The word Permaculture is starting to get used more and more every day. It’s a word that for some reason everyone seems to resonate with even if they have no clue what it is. Some people I’ve met recently are really starting to embody the permaculture way, which I must credit as inspiration for me to explore a more sustainable, integral existence. 

Permaculture as a systematic method was first practised by Austrian farmer Sepp Holzer in the 1960s and then scientifically developed by AustraliansBill Mollison and David Holmgren and their associates during the 1970s in a series of publications. While originating as an agro-ecological design theory, permaculture has developed a large international following. This “permaculture community” continues to expand on the original ideas, integrating a range of ideas of alternative culture, through a network of publications, permaculture gardens,intentional communities, training programs, and internet forums. In this way, permaculture has become a form of architecture of nature and ecology as well as an informal institution of alternative social ideals.

To procure the definition of permaculture one must draw from the words of one of the original formulator’s himself, Bill Mollison:

“Permaculture (permanent agriculture) is the conscious design and maintenance of agriculturally productive ecosystems which have the diversity, stability, and resilience of natural ecosystems. It is the harmonious integration of landscape and people providing their food, energy, shelter, and other material and non-material needs in a sustainable way. Without permanent agriculture there is no possibility of a stable social order.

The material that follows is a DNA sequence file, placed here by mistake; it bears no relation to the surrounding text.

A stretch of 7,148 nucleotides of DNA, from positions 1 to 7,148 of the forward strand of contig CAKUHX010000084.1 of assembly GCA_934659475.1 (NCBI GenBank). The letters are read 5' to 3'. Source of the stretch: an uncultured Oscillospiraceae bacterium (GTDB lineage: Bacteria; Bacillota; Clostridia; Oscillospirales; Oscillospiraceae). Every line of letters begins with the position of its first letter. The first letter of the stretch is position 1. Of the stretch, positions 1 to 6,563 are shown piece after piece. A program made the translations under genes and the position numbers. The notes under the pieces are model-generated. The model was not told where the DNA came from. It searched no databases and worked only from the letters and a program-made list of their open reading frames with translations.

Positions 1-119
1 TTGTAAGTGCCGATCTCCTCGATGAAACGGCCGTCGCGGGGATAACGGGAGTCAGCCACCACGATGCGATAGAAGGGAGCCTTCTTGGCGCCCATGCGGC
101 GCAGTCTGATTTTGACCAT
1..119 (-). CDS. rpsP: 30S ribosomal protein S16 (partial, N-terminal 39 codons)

Permaculture design is a system of assembling conceptual, material, and strategic components in a pattern which functions to benefit life in all its forms.

The philosophy behind permaculture is one of working with, rather than against, nature; of protracted and thoughtful observation rather than protracted and thoughtless action; of looking at systems in all their functions rather than asking only one yield of them; and of allowing systems to demonstrate their own evolutions.


1 Response so far »

  1. 1

    permadude said,

    That was a very detailed description of permaculture. Thanks for sharing, I learned a great deal. Recently, I too wrote about Sepp Holzer. Have you seen the video about his farm?

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